By Richard Eskow
You won’t see structural violence on the television news, because it isn’t the stuff of headlines. Johan Galtung, the Norwegian sociologist and mathematician who invented the field of conflict resolution, explained why in a 1969 paper:
“Personal violence represents change and dynamism – not only ripples on waves, but waves on otherwise tranquil waters. Structural violence is silent, it does not show – it is essentially static, it is the tranquil waters.”
When he spoke of Baltimore the other day, President Obama predicted that “we’ll go through the same cycles of periodic conflicts between the police and communities and the occasional riots in the streets. And everybody will feign concern until it goes away and then we go about our business as usual.”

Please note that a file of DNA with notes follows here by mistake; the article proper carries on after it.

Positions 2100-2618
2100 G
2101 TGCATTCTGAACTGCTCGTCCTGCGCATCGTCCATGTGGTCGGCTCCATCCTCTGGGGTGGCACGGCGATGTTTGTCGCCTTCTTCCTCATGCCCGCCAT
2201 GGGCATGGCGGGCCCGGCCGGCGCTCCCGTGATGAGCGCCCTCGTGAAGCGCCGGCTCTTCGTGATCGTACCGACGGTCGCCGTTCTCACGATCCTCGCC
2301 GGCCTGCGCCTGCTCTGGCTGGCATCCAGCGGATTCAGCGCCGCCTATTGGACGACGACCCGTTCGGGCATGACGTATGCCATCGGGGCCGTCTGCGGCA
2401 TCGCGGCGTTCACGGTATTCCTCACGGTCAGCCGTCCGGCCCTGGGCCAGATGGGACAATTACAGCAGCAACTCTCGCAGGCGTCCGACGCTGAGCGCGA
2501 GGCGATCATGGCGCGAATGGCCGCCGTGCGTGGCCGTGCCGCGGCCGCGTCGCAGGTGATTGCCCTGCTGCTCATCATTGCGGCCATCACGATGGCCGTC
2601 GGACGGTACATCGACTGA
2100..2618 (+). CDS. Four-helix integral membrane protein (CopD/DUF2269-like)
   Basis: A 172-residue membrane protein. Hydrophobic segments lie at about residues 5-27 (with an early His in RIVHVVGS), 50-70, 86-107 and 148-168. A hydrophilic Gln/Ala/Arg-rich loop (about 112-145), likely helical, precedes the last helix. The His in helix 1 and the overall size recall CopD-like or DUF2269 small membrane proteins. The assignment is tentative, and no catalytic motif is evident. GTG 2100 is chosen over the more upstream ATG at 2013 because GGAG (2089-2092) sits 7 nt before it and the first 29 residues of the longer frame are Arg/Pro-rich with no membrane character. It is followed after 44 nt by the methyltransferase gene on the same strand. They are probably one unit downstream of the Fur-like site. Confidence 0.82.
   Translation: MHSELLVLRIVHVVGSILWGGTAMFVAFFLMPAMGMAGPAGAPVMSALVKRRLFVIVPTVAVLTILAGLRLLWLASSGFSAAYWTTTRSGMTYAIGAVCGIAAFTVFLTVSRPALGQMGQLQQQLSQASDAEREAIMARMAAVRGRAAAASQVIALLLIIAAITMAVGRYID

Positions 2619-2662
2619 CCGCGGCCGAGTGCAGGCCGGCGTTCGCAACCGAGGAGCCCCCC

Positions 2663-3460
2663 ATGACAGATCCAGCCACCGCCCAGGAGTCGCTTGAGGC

He is almost certainly right. But the president did not offer a clear vision for ending the structural failures that have generated this cycle of conflict. That vision is urgently needed. The time for soul searching is now.
The curfew has been lifted in Baltimore. But the poverty remains, and so does the death and injury it brings. The waters are tranquil tonight. But across the many Americas, our common future is hidden in shadows.